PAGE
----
Breakfast scrambled eggs I like just plain. For dinner scrambled eggs, add a tiny dash of cream and a tablespoon of grated parm part way through cooking. Parmesan is an operator which converts eggs into dinner. Top with chives or parsley.


castano said...

Hmm... the way we do fried eggs in Spain is by cooking them in abundant olive oil, enough to almost cover the white, but not the yolk. We prevent the white from being undercooked by simply pouring some of the oil over the egg with a spatula while it's being cooked. I like it when the oil is very hot, and the borders of the egg become crispy, but the yolk still remains creamy.

It's usually accompanied with chorizo and poor folk's potatoes fried in the same oil.

MH said...

Heather makes these amazing eggs just by putting them in little round metal egg things, then putting the eggs on english muffins. Awesome.

Oh, and great scrambled eggs, just the right amount of cheese and milk.

Though, now I really want to try Castono's eggs.

Ivan-Assen said...

What is "poor folk's potatoes" ?

Otherwise, we do as the Spaniards do, with the exception of using the plain jane sunflower oil instead of olive oil (which IMHO has a strong aroma which is NOT welcome in every dish, and doesn't seem to live through heating well. Maybe I've only had experience with crappy olive oil.)

I like to drop a slice or two of white cheese while the eggs are setting - it's something like what you know as Feta cheese, but with less fat in it, and with a drier substance.

cbloom said...

Yeah I wouldn't want to do the olive oil without the chorizo and potato. It makes a whole different flavor profile that goes together well. It's like a spanish tortilla.

Ginzo said...


mix desired # of eggs in a cup or bowl with milk, add salt; add mixture to greased pan. It's similar to the method you're suggesting but requires far less culinary dexterity - you just grease the pan, apply medium-high heat, and stir. plus, you can stir like hell in a bowl with an egg beater or whatever.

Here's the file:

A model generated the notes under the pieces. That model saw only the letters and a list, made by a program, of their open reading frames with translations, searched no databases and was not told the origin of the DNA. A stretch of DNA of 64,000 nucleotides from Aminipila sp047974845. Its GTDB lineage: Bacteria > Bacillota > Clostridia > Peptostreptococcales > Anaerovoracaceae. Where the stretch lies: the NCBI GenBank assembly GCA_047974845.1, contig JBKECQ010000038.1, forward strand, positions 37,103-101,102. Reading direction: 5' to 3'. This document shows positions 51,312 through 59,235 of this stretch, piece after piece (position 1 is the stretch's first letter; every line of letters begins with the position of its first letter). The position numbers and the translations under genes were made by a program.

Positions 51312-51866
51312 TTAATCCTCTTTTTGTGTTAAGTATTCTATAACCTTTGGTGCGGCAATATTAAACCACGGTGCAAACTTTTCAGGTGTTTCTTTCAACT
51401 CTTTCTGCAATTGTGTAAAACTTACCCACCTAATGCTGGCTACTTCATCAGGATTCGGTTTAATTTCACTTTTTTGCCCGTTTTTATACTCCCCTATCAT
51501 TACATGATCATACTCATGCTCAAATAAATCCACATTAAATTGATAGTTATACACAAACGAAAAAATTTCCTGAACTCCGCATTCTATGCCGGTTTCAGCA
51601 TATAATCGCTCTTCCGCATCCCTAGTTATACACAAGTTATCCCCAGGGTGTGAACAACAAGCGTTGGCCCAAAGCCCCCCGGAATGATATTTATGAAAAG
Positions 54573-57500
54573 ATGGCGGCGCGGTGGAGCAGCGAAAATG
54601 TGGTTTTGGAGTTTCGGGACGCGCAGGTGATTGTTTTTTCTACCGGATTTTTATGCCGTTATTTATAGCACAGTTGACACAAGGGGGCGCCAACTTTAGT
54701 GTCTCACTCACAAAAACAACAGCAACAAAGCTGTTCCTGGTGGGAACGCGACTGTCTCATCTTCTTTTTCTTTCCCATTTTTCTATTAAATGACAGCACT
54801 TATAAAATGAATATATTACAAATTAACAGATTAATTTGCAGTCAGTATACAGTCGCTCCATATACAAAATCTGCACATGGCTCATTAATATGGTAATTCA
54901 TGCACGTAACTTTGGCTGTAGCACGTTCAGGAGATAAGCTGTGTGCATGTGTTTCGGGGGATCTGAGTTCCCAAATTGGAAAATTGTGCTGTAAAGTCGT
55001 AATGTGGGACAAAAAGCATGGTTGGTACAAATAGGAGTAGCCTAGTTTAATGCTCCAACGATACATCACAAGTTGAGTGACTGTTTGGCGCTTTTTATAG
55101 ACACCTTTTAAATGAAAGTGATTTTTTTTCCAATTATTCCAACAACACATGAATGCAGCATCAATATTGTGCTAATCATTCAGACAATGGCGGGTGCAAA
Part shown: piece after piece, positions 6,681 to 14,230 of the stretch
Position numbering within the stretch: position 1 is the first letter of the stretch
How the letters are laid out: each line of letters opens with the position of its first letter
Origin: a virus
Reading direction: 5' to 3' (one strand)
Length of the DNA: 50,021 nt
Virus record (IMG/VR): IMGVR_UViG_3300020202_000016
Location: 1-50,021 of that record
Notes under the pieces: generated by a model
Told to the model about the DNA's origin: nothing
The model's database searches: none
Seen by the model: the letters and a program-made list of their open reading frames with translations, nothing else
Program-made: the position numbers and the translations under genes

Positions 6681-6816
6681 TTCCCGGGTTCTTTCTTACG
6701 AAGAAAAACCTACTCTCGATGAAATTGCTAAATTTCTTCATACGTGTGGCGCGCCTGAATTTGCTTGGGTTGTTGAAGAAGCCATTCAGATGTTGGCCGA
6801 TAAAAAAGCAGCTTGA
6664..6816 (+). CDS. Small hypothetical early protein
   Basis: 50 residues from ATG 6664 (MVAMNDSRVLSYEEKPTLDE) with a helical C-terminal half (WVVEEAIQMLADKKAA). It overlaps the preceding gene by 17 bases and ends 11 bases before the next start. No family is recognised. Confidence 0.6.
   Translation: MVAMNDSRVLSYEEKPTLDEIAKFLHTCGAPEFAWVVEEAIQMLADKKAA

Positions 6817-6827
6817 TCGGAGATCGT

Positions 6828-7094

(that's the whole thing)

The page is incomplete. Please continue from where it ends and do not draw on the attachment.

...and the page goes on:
cbloom said...

Ginzo, that's exactly the standard method and exactly what I'm saying is not a good way.

Also milk in eggs = yuck.

Marc B. Reynolds said...

When I'm not too lazy I cook in a bain-marie for very moist (to down-right runny) results.

Sebastian Sylvan said...

I do my scrambled eggs like this, it's awesome: http://www.youtube.com/watch?v=dU_B3QNu_Ks

cbloom said...

Dear lord those Gordon Ramsay eggs look quite revolting. They're roughly in the "French custard" style that I was talking about before that I just find so unappealing, they're all soupy and so undercooked, with too much dairy; look how pale they are! Scrambled eggs should be yellow, not white.

I do like the tomato and mushroom sides though. I used to eat tomato+mushroom+sausage on bread a lot.

brian said...

Problem with slow-cooking eggs is they stick to the pan. Frying with liquid yolk or cooking a French-style omelet is great because there's no cleanup. I LOVE custardy soft scrambled eggs made with heavy cream (or coconut cream and snipped chives, mmm) but scouring the fucking saucepan is a pain in the ass.

old rants